Pictures: See views of Thames from Emirates Air Line cable car
Boris Johnson’s cable car scheme connecting Greenwich and the Royal Victoria Dock across the Thames will be called the Emirates Air Line.
The London Mayor has just revealed the official name of the crossing, giving Londoners a sneak preview of one of the branded gondolas which will transport passengers across the river.
Dubai-based company Emirates has signed a 10-year sponsorship deal worth �36 million.
The company already sponsors Arsenal football club, whose stadium is named the Emirates Stadium.
Flanked by two air hostesses at the ExCeL marina, Mr Johnson said: “This multi-million pound deal is tremendous news for London, helping us to deliver a new addition to the city’s skyline.
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“The Emirates Air Line will be an exciting and innovative mode of transport easing travel for thousands and offering spectacular bird’s eye vistas of our majestic Thames.
“The UK’s first urban cable car will also act as a vibrant catalyst for the further regeneration of east London helping to attract jobs and investment for the benefit of Londoners.”
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The �60m cable car scheme will transport passengers in five minutes from North Greenwich to the Royal Victoria Dock.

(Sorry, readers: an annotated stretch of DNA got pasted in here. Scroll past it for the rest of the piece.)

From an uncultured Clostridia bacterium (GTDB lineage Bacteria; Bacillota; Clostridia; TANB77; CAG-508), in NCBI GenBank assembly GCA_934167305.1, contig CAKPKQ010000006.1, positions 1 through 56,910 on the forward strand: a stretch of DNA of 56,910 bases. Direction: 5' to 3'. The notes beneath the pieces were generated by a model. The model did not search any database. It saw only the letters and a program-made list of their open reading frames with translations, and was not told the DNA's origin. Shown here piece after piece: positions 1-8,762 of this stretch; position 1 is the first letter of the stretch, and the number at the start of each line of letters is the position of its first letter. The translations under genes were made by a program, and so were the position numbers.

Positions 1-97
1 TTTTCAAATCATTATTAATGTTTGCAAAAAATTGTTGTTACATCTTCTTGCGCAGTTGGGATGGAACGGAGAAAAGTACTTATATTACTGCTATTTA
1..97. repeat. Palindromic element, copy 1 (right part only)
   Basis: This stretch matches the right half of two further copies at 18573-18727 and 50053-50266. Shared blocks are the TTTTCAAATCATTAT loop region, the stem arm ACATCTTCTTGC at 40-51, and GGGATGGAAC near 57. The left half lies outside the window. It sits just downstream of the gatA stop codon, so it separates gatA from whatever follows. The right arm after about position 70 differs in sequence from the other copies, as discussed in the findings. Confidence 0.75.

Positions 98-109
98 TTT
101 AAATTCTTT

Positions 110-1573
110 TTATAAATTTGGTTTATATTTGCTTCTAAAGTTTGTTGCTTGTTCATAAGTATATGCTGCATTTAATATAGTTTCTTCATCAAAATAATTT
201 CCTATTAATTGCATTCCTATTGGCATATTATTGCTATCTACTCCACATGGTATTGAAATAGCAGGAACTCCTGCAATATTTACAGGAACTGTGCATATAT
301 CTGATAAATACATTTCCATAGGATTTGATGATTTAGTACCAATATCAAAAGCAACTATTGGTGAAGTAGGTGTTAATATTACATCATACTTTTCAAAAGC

The two stations will be known as Emirates Royal Docks and Emirates Greenwich Peninsula.
Each gondola will be able to carry up to 10 people.
The cable car will have capacity to carry up to 2,500 people per hour in each direction, equivalent to 30 buses.
It is anticipated the Emirates Air Line will carry two million passengers per year.
Mr Johnson was joined by Tim Clark, president of Emirates, and Mike Brown, managing director of London Underground and Rail, at the announcement.
Mr Clark said: “As one of the world’s most innovative airlines, the link with this new form of air travel in London is a perfect fit for us.
“The Emirates Air Line will take off as an iconic landmark for London. We are always looking for new ways to support the communities we serve and what better way than to bring this ground-breaking transport scheme to residents and visitors alike.”
Contractor Mace has already started working on the flagship river crossing.
The company has previously worked on the London Eye and the Shard tower at London Bridge.
There are 135 people working on the construction which is set to be finished by next summer.
The cable car link will span 420 metres of the river - the equivalent of the height of the new 80-storey Dynamic Tower in Dubai.
Passengers will be ferried across the river in a fleet of 34 gondolas and 25 people will be employed to run the cable car.
It will be part of the Oyster ticketing network, but fares have yet to be set.
Transport for London stumped up the cash for the project up front to speed up the work while it hunted for a commercial partner.
It says the sponsorship deal pays for 80 per cent of the construction costs.
More money is being sought, and application has been made to the European Regional Development Fund.